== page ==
Earlier this year the Belfast Telegraph revealed the Department of Justice was pushing for the Haass-proposed Historical Investigations Unit to be established now.

A paper from the department outlines a plan for a possible new Legacy Inquest Unit at an estimated cost of £30m.

Innocents whose relatives are being denied justice


Ten Protestant workmen were shot dead by a group calling itself the Republican Action Force in January 1976.

The men were taking their usual route home from a textile factory when their bus was stopped. The gunmen asked the men to identify their religion. The only Catholic was told to leave.

The others were lined up and shot. One man, Alan Black, was hit 18 times but survived.

Last August the Attorney General ordered the coroner to open a new inquest. John Larkin said new evidence had emerged through the HET investigation.

At a preliminary hearing in February, Senior Coroner John Leckey said part of the inquest's role was to try to identify who carried out the shootings.


Roseann Mallon was shot dead by loyalist gunmen who opened fire on a house at Cullenrammer Road outside Dungannon in May 1994.

The 76-year-old pensioner was shot multiple times in the attack, which was carried out by the UVF.

It later emerged that the Army was conducting a surveillance operation on a nearby house owned by her nephew.

An Army surveillance camera was found close to the scene.

An inquest opened in April 2002 and more than a dozen hearings took place over the next 18 months before proceedings ground to a halt.

A full inquest finally started last November, but was adjourned and is due to reopen on May 7 -- almost 20 years to the day of Miss Mallon's death.


Loyalist gunmen walked into the family butcher's shop in Moy in January 1992 and opened fire.

Kevin McKearney, who had been working in the shop for 10 years, died instantly.

The gunmen continued firing at his 70-year-old uncle Jack, who was fatally wounded and died in April.

Before his death, two of Kevin McKearney's brothers were killed while taking part in IRA operations. Protestant student Robin Farmer had earlier been shot dead by the INLA in his own family shop in Moy.

The shooting at the McKearney business premises was believed to be a reprisal attack.

In September 2012 a report by the Historical Enquiries Team concluded the RUC did not do enough to prevent the McKearneys' murders.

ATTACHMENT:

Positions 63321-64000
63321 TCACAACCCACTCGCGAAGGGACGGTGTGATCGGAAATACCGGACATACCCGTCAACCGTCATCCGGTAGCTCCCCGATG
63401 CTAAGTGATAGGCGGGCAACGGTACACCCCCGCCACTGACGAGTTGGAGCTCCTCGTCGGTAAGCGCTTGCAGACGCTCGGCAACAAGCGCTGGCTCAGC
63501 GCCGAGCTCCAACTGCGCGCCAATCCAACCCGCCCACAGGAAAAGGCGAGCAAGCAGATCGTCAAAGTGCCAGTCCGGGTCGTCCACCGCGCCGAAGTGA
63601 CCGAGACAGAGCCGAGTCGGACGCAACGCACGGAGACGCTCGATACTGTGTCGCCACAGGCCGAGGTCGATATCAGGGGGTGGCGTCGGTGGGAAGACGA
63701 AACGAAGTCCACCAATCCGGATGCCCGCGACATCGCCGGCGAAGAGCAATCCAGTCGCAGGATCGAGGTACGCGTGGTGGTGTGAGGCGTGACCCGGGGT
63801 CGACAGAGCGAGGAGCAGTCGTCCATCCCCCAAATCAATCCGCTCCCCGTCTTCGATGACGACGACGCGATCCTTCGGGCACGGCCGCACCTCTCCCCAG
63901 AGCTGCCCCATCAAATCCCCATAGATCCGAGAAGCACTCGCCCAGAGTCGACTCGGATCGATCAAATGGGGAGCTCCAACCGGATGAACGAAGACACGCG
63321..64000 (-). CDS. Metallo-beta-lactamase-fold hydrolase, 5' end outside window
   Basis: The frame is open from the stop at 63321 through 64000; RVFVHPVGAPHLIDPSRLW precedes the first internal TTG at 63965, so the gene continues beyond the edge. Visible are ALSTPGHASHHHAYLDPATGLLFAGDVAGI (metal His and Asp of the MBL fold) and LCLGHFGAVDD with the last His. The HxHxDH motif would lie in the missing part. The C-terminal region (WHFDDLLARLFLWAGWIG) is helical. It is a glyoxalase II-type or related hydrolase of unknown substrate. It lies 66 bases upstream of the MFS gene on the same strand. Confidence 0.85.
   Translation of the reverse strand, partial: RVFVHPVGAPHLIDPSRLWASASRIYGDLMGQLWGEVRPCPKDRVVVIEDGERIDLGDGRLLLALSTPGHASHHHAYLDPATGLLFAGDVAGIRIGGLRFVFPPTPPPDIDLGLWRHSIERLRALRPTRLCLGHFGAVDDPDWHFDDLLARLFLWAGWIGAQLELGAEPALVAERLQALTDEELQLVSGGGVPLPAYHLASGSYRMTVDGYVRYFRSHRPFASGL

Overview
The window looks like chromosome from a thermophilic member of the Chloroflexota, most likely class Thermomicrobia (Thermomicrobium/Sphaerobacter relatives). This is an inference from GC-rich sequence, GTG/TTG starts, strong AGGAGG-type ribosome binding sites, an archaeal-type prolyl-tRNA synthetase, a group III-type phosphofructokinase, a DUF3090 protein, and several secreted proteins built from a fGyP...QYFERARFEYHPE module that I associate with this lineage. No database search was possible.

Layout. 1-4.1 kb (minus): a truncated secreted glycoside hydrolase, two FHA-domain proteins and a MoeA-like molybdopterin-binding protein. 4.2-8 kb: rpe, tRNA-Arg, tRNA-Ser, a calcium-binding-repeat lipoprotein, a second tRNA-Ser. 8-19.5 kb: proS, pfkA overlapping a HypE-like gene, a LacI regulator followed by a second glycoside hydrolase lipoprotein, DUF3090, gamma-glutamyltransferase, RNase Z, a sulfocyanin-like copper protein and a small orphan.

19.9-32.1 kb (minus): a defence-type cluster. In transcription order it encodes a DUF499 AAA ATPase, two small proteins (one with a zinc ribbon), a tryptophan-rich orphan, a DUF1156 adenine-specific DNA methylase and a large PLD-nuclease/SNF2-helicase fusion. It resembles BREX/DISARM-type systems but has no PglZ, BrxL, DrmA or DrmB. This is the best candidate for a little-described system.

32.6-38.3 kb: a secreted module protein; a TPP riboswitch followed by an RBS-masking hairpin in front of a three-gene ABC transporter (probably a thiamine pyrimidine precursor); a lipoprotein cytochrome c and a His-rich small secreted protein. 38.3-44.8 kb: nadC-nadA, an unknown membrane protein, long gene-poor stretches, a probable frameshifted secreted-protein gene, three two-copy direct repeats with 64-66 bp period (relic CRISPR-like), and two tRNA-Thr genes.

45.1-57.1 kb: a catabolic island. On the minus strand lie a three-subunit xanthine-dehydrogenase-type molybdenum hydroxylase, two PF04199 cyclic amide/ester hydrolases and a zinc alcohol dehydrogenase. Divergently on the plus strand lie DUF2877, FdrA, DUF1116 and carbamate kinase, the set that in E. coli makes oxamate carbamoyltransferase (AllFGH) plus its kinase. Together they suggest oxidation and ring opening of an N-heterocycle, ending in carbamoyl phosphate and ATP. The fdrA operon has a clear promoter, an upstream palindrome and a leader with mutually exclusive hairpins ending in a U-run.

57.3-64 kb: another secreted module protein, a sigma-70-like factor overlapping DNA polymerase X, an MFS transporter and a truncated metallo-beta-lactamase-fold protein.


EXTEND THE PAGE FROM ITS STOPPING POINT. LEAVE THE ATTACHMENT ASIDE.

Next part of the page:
One of the oldest outstanding cases, 11-year-old Francis Rowntree was killed in April 1972 after being struck by a rubber bullet fired by the security forces.

The schoolboy, who was from the Falls area of west Belfast, died after being fatally injured in disputed circumstances near Divis Flats.

He was hit by a rubber bullet fired by soldiers on April 20 during rioting in the area, and died two days later.

Controversy surrounds the shooting, with disputed claims about whether the young boy was fired on directly, or hit by a ricochet, and if the bullet had been altered to potentially cause more injury.

The inquest was reopened on the orders of the Attorney General.


Eleven people -- including a Catholic priest and a mother-of-eight -- were shot dead in Ballymurphy over a three-day period following the introduction of internment.

Although inquests were held a year after the August 1971 shootings, they were branded a sham by relatives.

The original inquests had returned open verdicts.

In November 2011 Attorney General John Larkin ordered new hearings.

The inquest into one of the 11 who died, Pat McCarthy, will not reopen. His case will remain closed with the finding that he died of a heart attack after being intimidated by troops.

A preliminary hearing was held in March and a further hearing is scheduled for early next month.

The 46 separate cases left in legal limbo with grieving families no nearer truth